Care homes group launches recruitment drive for workers laid off due to coronavirus
PUBLISHED: 10:32 23 March 2020 | UPDATED: 10:58 23 March 2020
A premium private nursing care provider has launched a bid to recruit staff laid off because of coronavirus.
Family-owned Stow Healthcare is offering temporary or permanent roles in care, catering and housekeeping across its five care homes in Suffolk, Norfolk and Essex.
Three of the homes run by the company – which is based at Stowlangtoft, near Bury St Edmunds, and is owned by the Catchpole family – are rated as outstanding by the Care Quality Commission (CQC).
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While many sectors are suffering job losses due to the crisis, others such as the care sector and supermarkets are on recruitment drives. The care sector has been struggling for some time to fill vacancies, while supermarkets have been struggling to keep up with buyer demand as shelves empty due to consumer stockpiling.
Director Ruth French said the launch of its Air to Care recruitment campaign follows job losses across a range of other sectors.
“The idea came to me when I heard about airline staff losing two month’s pay. Clearly people cannot survive without the income that they are used to, and I realised that there were many sectors facing the same problem, including retail and hospitality,” she said.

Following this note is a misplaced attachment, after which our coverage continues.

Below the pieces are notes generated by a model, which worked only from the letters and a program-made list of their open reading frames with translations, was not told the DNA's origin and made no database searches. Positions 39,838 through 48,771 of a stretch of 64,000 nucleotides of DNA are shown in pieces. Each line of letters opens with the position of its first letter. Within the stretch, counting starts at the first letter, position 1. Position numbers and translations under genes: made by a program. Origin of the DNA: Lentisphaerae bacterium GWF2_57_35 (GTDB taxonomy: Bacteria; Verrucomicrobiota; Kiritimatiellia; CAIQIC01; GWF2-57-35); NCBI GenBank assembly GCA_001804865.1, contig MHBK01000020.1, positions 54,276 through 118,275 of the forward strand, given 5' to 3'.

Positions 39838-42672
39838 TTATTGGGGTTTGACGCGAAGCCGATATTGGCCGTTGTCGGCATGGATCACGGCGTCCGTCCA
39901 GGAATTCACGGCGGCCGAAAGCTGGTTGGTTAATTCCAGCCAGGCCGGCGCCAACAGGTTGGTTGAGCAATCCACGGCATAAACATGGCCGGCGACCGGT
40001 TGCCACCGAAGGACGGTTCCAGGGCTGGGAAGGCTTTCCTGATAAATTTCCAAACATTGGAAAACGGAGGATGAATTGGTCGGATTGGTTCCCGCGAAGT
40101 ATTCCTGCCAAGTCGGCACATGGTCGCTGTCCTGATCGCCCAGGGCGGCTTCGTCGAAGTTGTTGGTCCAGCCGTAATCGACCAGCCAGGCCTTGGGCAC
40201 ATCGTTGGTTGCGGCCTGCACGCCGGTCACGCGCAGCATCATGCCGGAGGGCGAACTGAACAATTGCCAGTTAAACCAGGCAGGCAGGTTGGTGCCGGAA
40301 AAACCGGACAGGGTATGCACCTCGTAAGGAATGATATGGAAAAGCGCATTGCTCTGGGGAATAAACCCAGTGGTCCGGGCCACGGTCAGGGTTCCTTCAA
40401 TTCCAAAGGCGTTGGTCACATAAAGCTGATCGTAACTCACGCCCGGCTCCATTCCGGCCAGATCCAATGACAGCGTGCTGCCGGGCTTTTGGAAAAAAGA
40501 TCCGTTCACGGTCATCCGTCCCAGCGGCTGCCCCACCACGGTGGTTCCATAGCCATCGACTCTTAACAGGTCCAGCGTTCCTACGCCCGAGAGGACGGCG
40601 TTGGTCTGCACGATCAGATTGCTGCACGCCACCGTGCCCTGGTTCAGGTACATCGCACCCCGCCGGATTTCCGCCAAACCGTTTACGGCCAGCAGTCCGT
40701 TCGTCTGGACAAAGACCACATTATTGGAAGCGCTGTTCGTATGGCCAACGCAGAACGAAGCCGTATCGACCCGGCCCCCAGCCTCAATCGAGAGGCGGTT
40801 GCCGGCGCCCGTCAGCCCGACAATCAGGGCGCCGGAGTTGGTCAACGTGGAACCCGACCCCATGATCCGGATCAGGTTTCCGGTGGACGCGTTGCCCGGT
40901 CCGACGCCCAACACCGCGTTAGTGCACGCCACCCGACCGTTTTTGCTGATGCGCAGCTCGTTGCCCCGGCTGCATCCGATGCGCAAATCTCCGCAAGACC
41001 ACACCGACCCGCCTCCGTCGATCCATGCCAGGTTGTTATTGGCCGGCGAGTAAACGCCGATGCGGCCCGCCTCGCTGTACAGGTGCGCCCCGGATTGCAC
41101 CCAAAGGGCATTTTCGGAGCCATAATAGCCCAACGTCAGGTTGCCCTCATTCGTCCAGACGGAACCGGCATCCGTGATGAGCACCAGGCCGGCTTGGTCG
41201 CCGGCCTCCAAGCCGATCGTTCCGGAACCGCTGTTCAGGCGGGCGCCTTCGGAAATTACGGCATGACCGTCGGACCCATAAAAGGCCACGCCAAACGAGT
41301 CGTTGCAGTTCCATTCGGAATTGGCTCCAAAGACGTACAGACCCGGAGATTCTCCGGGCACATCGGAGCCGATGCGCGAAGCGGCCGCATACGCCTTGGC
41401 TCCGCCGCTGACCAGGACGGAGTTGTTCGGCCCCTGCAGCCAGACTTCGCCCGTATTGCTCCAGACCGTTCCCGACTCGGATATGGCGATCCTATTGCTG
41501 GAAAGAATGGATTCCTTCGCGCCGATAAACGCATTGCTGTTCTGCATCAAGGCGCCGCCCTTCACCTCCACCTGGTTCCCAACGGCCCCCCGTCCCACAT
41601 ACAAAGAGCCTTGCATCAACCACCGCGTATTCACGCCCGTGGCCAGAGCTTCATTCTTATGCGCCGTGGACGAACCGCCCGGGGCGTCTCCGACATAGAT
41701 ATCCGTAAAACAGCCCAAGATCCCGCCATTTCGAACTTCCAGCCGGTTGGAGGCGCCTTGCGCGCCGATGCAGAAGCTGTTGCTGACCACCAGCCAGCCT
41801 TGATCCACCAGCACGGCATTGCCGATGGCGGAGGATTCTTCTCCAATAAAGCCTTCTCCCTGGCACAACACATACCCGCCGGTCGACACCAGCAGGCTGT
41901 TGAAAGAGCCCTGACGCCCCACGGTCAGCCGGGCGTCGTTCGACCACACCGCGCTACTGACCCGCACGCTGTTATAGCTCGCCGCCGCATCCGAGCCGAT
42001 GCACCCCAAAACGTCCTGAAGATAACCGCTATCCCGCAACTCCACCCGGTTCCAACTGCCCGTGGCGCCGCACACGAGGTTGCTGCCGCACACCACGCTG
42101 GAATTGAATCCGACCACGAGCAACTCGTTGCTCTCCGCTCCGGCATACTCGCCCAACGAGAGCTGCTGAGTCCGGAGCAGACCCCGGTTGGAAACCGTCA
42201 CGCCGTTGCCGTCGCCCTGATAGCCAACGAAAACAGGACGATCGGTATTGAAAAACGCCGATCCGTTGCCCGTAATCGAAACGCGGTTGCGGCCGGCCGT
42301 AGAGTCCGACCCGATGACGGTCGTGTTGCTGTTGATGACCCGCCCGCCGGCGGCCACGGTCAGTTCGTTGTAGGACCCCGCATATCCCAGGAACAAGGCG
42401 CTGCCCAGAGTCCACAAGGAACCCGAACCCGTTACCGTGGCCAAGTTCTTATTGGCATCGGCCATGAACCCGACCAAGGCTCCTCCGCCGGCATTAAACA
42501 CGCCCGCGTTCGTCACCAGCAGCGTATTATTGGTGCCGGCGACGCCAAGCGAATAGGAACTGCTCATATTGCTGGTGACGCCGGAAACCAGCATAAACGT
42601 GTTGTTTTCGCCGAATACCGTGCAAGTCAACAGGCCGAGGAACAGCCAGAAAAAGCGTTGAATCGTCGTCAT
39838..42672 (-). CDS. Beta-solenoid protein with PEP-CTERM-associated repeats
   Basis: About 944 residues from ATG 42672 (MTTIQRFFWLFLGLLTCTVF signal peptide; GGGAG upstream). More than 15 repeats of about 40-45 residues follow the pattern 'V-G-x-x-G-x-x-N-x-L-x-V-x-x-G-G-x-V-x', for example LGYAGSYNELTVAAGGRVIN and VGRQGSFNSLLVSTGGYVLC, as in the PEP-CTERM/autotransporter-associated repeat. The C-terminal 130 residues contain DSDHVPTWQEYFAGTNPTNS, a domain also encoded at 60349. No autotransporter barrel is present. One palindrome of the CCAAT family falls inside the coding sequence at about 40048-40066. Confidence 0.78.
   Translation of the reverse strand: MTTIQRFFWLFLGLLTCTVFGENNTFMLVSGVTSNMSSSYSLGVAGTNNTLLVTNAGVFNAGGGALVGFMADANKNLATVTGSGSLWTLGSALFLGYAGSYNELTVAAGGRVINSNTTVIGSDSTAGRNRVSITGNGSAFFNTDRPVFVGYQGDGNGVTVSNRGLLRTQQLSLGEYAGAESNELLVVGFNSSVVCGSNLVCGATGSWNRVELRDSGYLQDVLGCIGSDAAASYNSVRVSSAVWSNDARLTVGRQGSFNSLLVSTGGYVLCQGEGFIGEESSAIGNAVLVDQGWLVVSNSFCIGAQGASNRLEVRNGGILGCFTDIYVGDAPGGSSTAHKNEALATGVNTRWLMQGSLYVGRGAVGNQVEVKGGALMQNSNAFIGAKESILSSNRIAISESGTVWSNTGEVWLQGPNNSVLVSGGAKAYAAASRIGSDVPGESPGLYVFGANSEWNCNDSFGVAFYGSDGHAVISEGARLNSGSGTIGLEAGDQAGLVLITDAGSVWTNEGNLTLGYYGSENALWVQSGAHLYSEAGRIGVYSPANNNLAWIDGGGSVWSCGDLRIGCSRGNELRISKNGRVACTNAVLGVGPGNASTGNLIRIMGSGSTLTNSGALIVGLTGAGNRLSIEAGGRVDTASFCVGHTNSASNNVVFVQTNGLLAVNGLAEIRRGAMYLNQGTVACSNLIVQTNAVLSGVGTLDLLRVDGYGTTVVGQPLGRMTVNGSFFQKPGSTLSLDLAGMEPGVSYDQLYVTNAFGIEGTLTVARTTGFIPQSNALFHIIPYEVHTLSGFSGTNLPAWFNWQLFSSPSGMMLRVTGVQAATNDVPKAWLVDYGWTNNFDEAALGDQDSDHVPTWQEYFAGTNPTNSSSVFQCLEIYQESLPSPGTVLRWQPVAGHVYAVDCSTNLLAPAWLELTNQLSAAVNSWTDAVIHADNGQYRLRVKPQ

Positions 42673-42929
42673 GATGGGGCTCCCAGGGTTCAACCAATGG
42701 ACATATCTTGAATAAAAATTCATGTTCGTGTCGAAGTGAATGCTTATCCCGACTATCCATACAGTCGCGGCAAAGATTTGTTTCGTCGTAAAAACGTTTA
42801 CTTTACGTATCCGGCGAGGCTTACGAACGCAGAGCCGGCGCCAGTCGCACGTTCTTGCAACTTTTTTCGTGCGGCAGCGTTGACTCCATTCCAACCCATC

“We need extra staff right now, and we are in a position to train and support staff on a temporary basis, if they want to return to their normal roles in the coming months, or even permanently if they love our homes.
“We are really excited to welcome new staff with different skills and experiences to boost our great teams.”
The business currently employs nearly 300 staff catering for around 250 residents in its care homes, which are all highly rate by inspectors.
Stowlangtoft Hall, Brandon Hall at Brandon, and Ford Place, Thetford are rates as outstanding by the CQC, while Melford Court in Long Melford and Halstead Hall, near Braintree, have a ‘good’ rating.
The business was founded by the Catchpole family in 2010, and started out as a farm diversification business after the farm stepped in to save the Stowlangtoft Hall home when it was at risk of closure.
The move meant that elderly residents were able to remain. Roger Catchpole, who had a background as a property developer, became its managing director and Ruth French, his sister, became operations director, having worked in the civil service.
Staff taken on as part of the Air to Care campaign – which is open to employees from all sectors hit by coronavirus – will be offered training and will be able to return to their normal jobs when those jobs re-open.
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